French elections: Top candidate Emannuel Macron says 'nothing's won yet' in race against far-right leader Marine Le Pen

Namrata Tripathi
Emmanuel Macron

French presidential elections' front-runner centrist Emmanuel Macron on Tuesday said that he has not won the presidential race yet, rejecting accusations that he was banking on his victory, which he clinched in the first round of the polls by leading number of votes.

The former banker said that his victory in the first round of the elections was proof that that the pollsters had got it wrong. Many pollsters had placed him second to Le Pen in the opening round; however Macron eventually garnered more votes than Le Pen.

"Nothing's won yet," 39-year-old Macron said during a visit to a hospital near Paris. "I will continue to fight for two weeks... I will defend the progressive camp to the end," Macron said, who is running to become France's youngest-ever president.

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The incumbent French President Francois Hollande on Monday threw his weight behind his former economy minister Macron, and urged the French voters to not support Le Pen in the final round. Hollande also denounced the National Front leader's policies calling them divisive and dangerous for France.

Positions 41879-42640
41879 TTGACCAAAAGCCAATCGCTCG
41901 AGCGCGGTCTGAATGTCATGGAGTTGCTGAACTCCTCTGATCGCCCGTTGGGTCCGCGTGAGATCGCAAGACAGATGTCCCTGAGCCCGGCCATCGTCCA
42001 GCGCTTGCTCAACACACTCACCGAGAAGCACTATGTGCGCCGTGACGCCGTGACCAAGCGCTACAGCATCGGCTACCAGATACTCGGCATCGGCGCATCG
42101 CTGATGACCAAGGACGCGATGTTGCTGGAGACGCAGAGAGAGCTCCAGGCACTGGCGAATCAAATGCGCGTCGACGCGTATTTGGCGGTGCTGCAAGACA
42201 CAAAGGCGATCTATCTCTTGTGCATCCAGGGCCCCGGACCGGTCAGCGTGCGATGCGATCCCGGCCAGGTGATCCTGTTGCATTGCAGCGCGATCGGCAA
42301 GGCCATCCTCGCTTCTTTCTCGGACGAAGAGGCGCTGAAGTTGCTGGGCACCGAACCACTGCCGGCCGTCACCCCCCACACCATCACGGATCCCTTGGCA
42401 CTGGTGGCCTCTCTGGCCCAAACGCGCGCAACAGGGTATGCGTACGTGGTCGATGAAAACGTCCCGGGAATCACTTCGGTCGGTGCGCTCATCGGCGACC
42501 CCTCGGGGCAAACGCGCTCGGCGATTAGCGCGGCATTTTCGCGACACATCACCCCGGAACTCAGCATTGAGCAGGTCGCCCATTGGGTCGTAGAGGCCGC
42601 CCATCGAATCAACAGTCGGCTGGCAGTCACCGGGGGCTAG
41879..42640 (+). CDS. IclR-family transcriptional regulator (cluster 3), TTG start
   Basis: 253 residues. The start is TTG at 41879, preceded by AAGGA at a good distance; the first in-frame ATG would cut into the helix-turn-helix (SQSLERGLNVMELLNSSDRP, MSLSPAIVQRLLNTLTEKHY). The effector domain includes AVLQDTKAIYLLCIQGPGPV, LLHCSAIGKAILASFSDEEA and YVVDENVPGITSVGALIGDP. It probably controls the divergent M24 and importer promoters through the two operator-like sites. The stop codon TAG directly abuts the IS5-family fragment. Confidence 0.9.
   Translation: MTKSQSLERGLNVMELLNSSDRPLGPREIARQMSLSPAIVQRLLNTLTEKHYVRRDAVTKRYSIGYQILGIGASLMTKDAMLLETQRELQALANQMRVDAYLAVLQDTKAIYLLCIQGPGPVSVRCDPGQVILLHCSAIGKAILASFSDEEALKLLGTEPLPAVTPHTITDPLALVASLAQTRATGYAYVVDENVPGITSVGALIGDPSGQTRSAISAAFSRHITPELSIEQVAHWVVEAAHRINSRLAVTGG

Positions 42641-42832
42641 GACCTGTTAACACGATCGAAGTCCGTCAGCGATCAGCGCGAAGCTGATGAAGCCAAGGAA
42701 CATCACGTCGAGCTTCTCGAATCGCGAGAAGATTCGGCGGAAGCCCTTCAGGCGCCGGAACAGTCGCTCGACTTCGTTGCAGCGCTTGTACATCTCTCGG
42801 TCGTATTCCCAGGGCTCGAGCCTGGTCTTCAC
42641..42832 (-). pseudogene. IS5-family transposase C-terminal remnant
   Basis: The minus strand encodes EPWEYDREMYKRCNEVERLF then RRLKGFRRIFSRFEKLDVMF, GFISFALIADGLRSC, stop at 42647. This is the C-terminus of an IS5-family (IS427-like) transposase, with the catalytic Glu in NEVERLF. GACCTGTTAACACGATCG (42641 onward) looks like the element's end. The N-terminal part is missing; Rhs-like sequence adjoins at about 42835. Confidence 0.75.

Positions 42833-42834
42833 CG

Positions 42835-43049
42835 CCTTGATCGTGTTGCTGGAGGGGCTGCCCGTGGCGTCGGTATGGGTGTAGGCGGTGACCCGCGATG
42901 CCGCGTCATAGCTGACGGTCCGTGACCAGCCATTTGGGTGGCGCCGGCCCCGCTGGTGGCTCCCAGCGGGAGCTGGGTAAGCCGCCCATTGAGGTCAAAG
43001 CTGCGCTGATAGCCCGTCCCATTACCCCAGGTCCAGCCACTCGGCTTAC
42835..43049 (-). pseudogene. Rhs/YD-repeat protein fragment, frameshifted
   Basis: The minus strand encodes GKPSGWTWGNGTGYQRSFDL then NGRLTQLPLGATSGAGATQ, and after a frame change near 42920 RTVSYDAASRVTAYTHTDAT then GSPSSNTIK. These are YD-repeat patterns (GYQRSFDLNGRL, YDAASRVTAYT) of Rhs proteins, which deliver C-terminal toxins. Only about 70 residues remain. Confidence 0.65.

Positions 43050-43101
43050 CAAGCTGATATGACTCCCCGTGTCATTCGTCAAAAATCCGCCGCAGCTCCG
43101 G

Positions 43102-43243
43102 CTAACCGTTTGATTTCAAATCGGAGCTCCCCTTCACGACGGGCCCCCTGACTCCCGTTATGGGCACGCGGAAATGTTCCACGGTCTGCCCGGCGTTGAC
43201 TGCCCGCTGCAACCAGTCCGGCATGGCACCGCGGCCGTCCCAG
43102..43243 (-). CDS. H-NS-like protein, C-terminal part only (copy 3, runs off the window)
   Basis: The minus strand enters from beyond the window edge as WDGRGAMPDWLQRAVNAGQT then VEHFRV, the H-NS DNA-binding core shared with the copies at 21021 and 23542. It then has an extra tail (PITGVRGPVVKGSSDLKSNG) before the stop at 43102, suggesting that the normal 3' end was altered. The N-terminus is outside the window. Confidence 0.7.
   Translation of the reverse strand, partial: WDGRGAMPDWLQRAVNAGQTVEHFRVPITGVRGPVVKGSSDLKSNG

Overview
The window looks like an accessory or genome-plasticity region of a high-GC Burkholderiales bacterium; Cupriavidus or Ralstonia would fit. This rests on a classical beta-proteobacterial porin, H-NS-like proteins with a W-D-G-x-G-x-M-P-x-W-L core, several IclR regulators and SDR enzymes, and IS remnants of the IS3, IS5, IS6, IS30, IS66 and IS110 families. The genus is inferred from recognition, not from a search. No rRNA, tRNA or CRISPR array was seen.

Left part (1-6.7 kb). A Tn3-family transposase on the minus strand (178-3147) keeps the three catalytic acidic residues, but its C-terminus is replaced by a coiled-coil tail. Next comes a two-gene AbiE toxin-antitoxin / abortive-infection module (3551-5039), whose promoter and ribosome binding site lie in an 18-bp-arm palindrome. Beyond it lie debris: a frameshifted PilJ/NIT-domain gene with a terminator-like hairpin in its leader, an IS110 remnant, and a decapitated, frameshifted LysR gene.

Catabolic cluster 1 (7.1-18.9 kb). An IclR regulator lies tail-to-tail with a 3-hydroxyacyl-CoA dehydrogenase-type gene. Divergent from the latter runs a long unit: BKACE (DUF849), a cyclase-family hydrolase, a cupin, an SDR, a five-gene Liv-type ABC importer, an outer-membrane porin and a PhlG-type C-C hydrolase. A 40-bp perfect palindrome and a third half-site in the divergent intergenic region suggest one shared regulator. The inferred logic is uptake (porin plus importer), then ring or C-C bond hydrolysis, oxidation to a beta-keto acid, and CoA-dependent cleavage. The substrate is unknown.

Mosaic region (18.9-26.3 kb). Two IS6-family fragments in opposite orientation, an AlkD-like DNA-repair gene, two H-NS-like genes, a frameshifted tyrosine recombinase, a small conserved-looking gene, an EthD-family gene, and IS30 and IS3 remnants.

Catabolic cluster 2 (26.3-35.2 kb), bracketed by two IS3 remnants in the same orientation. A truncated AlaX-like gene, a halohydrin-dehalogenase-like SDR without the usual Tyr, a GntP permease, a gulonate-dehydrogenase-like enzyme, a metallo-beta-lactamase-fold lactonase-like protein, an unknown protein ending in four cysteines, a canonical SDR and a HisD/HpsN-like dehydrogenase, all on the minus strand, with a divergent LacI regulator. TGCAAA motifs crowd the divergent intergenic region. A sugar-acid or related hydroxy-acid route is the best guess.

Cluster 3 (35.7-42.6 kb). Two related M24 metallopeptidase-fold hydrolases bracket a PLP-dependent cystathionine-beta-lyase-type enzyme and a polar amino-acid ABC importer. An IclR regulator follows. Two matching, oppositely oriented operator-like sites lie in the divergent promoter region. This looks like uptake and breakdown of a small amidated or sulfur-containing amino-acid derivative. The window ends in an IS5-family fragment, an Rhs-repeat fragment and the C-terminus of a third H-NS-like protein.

Hollande, however, also appeared to admonish Macron for not taking the fight to Le Pen over the past two days since he won the first round.

"We need to be extremely serious and mobilised, and not to think it's a done deal, because a vote is earned, it's fought for," said Hollande.

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Macron's victory speech and a high-profile celebration, after winning Sunday's polls with 24.1 percent to Le Pen's 21.3 percent, drew criticism from some.

Socialist Party boss Jean-Christophe Cambadelis told French radio: "He was smug. He wrongly thought that it was a done deal. It's not a done deal."

His opposing candidate, Le Pen, also criticised Macron stating, "all French people saw that he had the feeling he'd already won. It's not very respectful of democracy, of the voters". Macron however defended the celebration saying that his guests at the celebration were mostly campaigners who deserved a night out after a year of hard work.

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Soon after the results of the first round, Le Pen visited Paris' main wholesale food market and gave a TV interview, in which she accused Macron of lacking love for his own country and representing "runway globalisation." Macron is in favour of France's membership of the European Union, while Le Pen wants the country out of the European bloc.

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